A new way to find Jesus: 2-11-10
A ministry to prisoners: 2-13/14-10

Reforming church liturgy: 2-12-10

The Roman Catholic Church is about to finish a revised version of the liturgy contained in the book the church uses for the Mass in English.


And, as might be expected when you make changes in something people are used to, it is causing some consternation amidst the hope.

The international committee of bishops created to advise the Vatican's Congregation for Divine Worship and the Sacraments on the translation of the Roman Missal into English met in Rome in late January. After you read the story to which I've linked you in the previous sentence, pay attention to some of the comments left after the story. They reflect the angst some Catholics are feeling about this upcoming English translation, which is said to be close to a literal translation of the Latin.

I wrote about all of this twice last October, and don't want to repeat all that here. So have a look here and here for those previous posts.

What I do want to do today, however, is to suggest that the pope's chief liturgist has it right when he says the church would do well to continue reforming its liturgy.

In the Reformed Tradition of Christianity, in which Presbyterians (I am one) locate themselves, there is a saying that the church is "reformed and always reforming." By that we mean that we try to be open to finding ways to offer the gospel message of the church in new ways so people will be able to hear it in understandable language. The words that may have made sense when the King James Version of the Bible was published in 1611 may seem like gibberish to someone in 2010. So the church looks for new language to deliver the old story.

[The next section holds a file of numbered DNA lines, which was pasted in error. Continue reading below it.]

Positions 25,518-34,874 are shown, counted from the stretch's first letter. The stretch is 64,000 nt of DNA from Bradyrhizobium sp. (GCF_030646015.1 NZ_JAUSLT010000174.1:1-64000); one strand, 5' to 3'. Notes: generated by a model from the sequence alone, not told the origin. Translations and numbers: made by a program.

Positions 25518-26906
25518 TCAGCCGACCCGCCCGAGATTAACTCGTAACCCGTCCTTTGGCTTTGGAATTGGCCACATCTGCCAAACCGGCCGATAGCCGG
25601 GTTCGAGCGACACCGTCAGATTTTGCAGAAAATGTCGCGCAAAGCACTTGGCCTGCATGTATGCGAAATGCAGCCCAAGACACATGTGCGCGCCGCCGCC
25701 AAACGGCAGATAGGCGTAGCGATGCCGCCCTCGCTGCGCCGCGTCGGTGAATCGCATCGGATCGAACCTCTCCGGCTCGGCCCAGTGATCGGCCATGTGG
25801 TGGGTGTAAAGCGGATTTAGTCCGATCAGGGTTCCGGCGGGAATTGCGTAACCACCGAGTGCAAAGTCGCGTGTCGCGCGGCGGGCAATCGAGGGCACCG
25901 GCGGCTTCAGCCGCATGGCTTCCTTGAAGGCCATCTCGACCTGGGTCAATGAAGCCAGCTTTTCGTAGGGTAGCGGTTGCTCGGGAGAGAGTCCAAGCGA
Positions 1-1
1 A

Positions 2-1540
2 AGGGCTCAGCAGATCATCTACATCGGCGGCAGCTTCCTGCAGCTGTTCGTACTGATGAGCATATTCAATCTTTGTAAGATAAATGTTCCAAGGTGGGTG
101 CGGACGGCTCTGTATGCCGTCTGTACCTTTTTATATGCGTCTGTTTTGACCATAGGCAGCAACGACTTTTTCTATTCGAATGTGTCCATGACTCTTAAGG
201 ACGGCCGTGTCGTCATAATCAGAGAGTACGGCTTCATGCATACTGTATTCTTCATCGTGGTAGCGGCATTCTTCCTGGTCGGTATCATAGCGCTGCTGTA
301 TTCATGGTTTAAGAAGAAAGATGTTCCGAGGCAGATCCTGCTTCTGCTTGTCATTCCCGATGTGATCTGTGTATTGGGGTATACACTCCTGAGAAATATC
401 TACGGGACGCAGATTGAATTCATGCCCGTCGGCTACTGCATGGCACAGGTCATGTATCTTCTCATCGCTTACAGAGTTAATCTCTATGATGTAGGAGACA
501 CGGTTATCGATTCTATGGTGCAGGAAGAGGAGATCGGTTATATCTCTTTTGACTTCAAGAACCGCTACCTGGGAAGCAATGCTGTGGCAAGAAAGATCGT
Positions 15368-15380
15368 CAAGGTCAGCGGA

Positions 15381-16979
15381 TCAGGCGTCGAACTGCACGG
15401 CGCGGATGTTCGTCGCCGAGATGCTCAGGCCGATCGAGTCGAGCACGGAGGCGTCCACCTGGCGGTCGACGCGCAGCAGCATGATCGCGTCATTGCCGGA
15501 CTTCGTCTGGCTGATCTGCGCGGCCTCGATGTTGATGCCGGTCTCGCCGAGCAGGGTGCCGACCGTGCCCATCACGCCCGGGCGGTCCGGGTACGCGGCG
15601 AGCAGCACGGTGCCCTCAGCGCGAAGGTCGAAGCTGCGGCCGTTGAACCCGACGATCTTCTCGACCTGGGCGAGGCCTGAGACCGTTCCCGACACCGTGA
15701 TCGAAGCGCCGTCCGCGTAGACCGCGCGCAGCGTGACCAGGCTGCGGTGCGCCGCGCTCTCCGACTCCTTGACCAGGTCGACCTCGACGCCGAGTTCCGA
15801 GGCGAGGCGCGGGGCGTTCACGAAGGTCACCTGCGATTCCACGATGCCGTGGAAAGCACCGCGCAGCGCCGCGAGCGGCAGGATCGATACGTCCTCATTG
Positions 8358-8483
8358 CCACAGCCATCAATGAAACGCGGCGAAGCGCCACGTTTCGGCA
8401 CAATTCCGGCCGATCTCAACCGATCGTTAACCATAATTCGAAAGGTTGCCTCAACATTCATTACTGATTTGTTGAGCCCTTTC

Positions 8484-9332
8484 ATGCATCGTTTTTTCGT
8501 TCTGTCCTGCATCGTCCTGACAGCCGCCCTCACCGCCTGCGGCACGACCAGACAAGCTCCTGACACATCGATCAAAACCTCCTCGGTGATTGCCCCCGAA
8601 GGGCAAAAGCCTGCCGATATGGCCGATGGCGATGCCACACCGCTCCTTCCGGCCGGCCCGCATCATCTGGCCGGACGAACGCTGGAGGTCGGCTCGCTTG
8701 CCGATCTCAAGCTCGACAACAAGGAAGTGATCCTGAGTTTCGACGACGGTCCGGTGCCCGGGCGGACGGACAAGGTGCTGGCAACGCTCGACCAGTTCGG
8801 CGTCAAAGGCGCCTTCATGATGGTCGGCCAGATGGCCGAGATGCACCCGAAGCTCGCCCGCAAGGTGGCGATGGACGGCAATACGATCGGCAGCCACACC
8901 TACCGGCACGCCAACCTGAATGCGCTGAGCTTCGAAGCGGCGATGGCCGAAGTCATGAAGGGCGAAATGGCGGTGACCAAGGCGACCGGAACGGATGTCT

The task, however, is to do that in a way that doesn't jar the listener who is used to certain language and that doesn't do violence to the central message. That is no easy task, as the Catholic Church is finding out even before this new English liturgy starts being used in late 2011 (the current guess).

But not to try to reform liturgical language would be a bigger mistake than getting some of its tone a little off key.

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Pope Benedict XVI also wants to reform the way people view the church. He told Scottish bishops this week that the Catholic faith must not be perceived as a series of prohibitions, of no, no, no. Rather, he said, the church must be understood to be preaching "God’s infinite, transforming and ennobling love for all of us." A good question for leaders of any faith community is when the prohibitions start to overwhelm the message of grace. I suspect it happens a lot, especially with children.


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